Friday, March 03, 2006

205 New American Citizens

This morning in Atlanta, Eammon, along with 204 other people, from a total of 66 different countries, took their Oath of Allegiance and became U. S. Citizens.

The ceremony was very touching and as I listened, I felt happy and proud that so many people chose to become U.S. citizens. I realized as each name was called and Certificate of Naturalization presented, that for some, becoming a U.S. citizen won't change their lives dramatically, but for others the impact on their lives and the lives of their family is huge. I felt somewhat sad hearing the names of the countries and knowing that for some, the conditions and/or politics of their homeland forced them to leave everything and everyone they knew behind and that they may never see their county of birth again.

So of course all of this got me thinking of our daughter and what her future holds. We feel strongly that our daughter will first and foremost be an American. We'll expose her to the culture and traditions of her birth country and will help foster a sense of pride in her Chinese heritage, but we won't force her to be involved in Chinese language, dance or other classes unless she has the interest and desire. I hope that she grows up proud to be an American, proud to be of Chinese descent and I hope that someday she will chose to travel around China and learn of her birthplace. Overall, I hope that our daughter grows up proud of who she is and happy to live in the U.S., a country which truly is a melting pot of people from diverse backgrounds, cultures and origins.

15 comments:

  1. Good thoughts. This country is a unique "melting pot" where assimilation is easier to come by than other countries.

    Congrats Eammon!

    Now, start complaining about taxes!

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  2. Congratulations Eammon!!!
    Hey, are you guys having hot dogs and apple pie for dinner tonight in celebration?

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  3. Congratulations to your husband. I remember that when my husband (then fiancee) became a US citizen, he dressed in a suit (which he NEVER does) and came to my place of work to show me the certificate. I was also very proud.

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  4. Wow, congratulations, I am having a hard time reading your blog, because the bcakground is purple and so is the type...anyone else having this problem ??
    Lisa

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  5. That's great - Congrats!

    I think having this experience of becoming a naturalized citizen has given you a great perspective on how to raise your daughter. It's all a personal decision ...but I align with your way of thinking. And fortunately, especially for Chinese-adoptive families, there are so many great resources to help you.

    So, how are you celebrating Eammon's new status?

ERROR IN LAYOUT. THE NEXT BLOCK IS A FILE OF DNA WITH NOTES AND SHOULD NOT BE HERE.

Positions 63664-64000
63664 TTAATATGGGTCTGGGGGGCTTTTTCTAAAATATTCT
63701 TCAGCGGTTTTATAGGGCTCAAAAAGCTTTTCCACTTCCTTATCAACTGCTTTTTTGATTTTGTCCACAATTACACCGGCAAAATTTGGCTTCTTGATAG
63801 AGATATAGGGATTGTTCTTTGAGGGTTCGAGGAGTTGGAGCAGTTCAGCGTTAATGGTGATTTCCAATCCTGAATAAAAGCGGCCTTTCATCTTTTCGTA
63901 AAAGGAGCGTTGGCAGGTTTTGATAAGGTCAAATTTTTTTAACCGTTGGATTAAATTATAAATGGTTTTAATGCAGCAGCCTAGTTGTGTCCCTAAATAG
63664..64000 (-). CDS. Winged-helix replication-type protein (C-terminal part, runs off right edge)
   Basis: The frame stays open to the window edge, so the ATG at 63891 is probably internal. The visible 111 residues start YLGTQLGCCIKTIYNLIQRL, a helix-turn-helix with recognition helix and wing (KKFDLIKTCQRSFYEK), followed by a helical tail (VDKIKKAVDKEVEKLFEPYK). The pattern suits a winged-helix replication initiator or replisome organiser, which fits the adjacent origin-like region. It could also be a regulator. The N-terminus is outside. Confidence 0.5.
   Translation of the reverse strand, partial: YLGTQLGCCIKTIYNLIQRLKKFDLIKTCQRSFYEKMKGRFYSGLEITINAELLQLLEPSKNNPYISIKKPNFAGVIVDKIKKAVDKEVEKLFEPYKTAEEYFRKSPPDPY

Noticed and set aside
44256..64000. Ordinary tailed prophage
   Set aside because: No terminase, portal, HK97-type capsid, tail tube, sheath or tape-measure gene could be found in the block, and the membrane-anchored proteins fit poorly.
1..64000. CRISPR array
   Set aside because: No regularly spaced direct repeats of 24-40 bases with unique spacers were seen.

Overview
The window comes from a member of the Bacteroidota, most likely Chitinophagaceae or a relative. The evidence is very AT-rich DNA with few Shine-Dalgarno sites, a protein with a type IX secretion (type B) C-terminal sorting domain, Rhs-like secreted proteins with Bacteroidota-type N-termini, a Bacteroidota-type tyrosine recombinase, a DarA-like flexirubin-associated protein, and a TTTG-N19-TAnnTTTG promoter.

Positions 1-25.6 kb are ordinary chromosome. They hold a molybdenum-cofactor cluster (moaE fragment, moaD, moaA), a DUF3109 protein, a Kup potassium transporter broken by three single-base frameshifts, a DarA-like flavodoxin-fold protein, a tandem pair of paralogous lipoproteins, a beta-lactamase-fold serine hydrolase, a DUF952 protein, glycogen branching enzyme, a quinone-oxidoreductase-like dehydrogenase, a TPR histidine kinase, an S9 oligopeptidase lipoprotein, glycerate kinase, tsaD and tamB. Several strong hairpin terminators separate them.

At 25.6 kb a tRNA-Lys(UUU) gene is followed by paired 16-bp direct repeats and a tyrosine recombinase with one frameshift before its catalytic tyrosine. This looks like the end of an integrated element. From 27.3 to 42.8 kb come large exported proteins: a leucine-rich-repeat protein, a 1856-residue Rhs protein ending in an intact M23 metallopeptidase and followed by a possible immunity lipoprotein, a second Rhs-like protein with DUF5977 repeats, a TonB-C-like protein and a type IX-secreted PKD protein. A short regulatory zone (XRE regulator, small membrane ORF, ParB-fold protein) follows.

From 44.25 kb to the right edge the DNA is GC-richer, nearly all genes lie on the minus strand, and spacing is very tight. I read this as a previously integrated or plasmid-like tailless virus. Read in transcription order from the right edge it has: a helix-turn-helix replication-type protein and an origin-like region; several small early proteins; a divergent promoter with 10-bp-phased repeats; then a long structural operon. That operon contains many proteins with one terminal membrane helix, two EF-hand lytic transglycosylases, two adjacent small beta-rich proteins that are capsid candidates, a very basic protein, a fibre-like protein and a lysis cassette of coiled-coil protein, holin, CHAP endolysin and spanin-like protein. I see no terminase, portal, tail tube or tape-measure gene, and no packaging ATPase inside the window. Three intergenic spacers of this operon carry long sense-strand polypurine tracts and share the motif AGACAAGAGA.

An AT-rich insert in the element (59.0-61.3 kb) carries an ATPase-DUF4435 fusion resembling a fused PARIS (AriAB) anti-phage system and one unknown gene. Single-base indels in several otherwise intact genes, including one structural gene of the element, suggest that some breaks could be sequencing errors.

Shelley

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  6. Congrats Eammon!

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  7. Congratulations Eammon! This is very cool and what a special day!

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  8. Congratulations Eammon!

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  9. I agree, I want my daughter to, first and foremost, be proud to be an American but also to have an understanding and appreciation for her Chinese Heritage.

    Congratulation, Eammon!!
    Michele

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  10. Congratulations Eammon. Attending the naturalization can be sort of emotional, I agree. Some are just so happy and some a sort of sorry to renounce their citizenship with a homeland.

    But happy day for Eammon I hope. Making that paperwork in China easier? Hopefully.

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  11. You had me in tears. I would have cried a river at the ceremony. I am just so sensitive to these things being only a 3rd generation American myself. I applaud your decision to raise the baby "American". My parents celebrated our heritage by buying us dolls from those countries, eating limited food from the old world, and teaching us basic phrases like "hello/goodbye" and "good morning/good night." It was so subtle and such a second thought and I find nothing wrong with that at all.

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  12. Congratulations!!!

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  13. Congratulations Eammon!

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  14. Ahhh I wish my Hisband would become a citizen already! But he isn;t confidant with his english enough to take the test!!

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  15. Congrats to Eammon!!!

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